I didn’t know the answer to that question for myself. I might be willing to try for a short term though. So, I came up with a plan.

Cut our frequency in half for 2 weeks to see if sex was better. Then, double our frequency to see if it got worse.

I thought it was a solid plan. But, life has a way of setting our plans for us. Over Christmas break, my wife developed an awful cough which turned turned out to be a lung infection. Unfortunately, we didn’t figure that out until a month into it. So, all through the Christmas and New Years season, my wife has been fighting what seems like the worst cold she’s ever had. She couldn’t sleep because she was coughing too much, couldn’t breathe through her nose, wheezing, couldn’t catch her breath, and drinking enough lemon tea to keep a small company in the black.

To sum up: She was exhausted and felt awful.

So, by coincidence, phase 1 of my plan fell into place, but a little more harshly than I would have liked. Our frequency dropped to more like 1/4, or less, of normal instead of the 1/2 I planned/was prepared for, and Phase 2 probably isn’t going to happen for a while. So, while I was hoping to bring empirical data to bear for this question, I’m afraid I cannot. Even so, I have some thoughts, and some experiences to draw on that I’d like to share.

There was a time when I thought that I wanted multiple sexual encounters with my wife every day. That is what I was expecting going into marriage, and wow, was reality a wake-up-call! Those that have visited my blog or know me from The Marriage Bed forums may know that my marriage had a pretty rocky start with no shortage of blame on either side. But a few years ago we took a huge step, worked through a lot of issues, did a lot of communicating, and turned our marriage around. After that, it felt like a new marriage. We finally got the honeymoon phase we had missed when we got married. We actually had sex 9 out of every 10 days for a month. We changed the culture in our marriage for a time. Instead of wondering “are we going to have sex tonight,” we assumed we would. This was amazing for me, but exhausting for my wife whose sex drive still didn’t (and doesn’t) match mine. During our talks, my wife had made a promise that she would never say “no” again when it came to sex. In all honesty, I don’t think I believed her, and so I squeezed every chance I could get out of it, and she didn’t fight me. I think part of me was taking my fill while it was available (thinking it would run out), and part was testing her to see if she meant it. Neither was a very good response from me.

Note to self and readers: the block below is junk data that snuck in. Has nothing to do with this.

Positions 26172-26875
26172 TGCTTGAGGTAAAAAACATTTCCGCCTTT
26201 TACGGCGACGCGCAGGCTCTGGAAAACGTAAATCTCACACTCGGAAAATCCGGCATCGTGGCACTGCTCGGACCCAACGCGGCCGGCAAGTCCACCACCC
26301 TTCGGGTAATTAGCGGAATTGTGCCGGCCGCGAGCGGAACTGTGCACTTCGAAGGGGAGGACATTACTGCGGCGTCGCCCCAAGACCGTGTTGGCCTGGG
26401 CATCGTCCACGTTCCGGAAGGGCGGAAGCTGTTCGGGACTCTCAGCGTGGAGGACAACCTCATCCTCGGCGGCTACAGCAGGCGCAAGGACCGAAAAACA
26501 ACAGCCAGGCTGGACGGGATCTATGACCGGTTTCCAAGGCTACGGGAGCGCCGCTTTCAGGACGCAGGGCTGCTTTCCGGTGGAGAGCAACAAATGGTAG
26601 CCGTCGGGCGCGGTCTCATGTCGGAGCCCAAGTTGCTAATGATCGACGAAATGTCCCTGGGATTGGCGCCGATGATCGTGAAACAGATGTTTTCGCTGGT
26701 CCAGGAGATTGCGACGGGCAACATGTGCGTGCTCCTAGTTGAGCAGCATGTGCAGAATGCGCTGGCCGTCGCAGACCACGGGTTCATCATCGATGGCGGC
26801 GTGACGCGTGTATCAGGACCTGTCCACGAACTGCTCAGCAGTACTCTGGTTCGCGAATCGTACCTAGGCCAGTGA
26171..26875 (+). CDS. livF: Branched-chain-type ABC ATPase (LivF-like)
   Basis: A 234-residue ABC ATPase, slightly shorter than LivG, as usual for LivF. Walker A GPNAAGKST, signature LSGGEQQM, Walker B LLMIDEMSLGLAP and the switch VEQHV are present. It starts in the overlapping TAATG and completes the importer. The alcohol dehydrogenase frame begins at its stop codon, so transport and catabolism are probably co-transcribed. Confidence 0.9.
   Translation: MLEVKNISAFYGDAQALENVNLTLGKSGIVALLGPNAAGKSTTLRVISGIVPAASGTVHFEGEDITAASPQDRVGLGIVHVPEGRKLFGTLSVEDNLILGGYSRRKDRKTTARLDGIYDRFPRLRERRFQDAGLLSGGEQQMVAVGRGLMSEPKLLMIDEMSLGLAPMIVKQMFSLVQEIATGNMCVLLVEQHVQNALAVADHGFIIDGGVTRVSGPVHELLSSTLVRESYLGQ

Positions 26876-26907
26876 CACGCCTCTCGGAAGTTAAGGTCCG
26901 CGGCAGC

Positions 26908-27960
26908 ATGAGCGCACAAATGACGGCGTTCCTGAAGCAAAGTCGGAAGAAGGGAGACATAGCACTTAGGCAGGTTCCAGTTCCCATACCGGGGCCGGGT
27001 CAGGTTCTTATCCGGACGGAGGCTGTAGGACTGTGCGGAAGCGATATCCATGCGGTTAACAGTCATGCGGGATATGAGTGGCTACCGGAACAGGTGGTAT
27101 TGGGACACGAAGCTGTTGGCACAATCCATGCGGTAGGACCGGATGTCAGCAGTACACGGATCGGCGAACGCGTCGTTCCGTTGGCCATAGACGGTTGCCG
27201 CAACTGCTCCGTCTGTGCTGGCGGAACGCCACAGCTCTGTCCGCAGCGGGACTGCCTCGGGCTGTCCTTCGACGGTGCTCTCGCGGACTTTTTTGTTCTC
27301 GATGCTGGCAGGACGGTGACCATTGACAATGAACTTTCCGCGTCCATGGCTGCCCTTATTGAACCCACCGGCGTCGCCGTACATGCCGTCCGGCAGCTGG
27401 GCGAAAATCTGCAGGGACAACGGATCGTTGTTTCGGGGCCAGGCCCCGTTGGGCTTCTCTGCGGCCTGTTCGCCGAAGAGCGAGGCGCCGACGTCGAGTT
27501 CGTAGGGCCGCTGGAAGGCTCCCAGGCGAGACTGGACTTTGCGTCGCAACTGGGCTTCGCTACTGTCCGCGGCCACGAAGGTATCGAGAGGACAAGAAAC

Eventually though, things slowed down. We went down to 4 out of every 5 nights. Why did it slow down? My wife still wasn’t saying no, though later she did tell me she couldn’t have kept that pace up much longer anyway, regardless of any promise she made. I believe it slowed down because sex was becoming, not empty, or cheap, but it was watering down slowly. Now, I’m not saying that a couple can’t have sex every night have amazing experiences and connect intimately with each other. I’m saying that for me, and I’d guess many others, there is a law of diminishing returns when you start pushing frequency to its extreme, in either direction. Let me explain:

If you have an extremely high frequency of sexual encounters (let’s say every day or more for example), for most people, sex will lose its “specialness.”  It won’t be “that thing I only do with my spouse and it helps us to reconnect,” it will be “that thing we do all the time.”

On the other side, if you have an extremely low frequency, let’s say a few times a year or less, sex turns from “that thing I only do with my spouse and it helps us to reconnect” into “that thing we’re supposed to be doing more often, but we don’t, because my spouse is selfish.”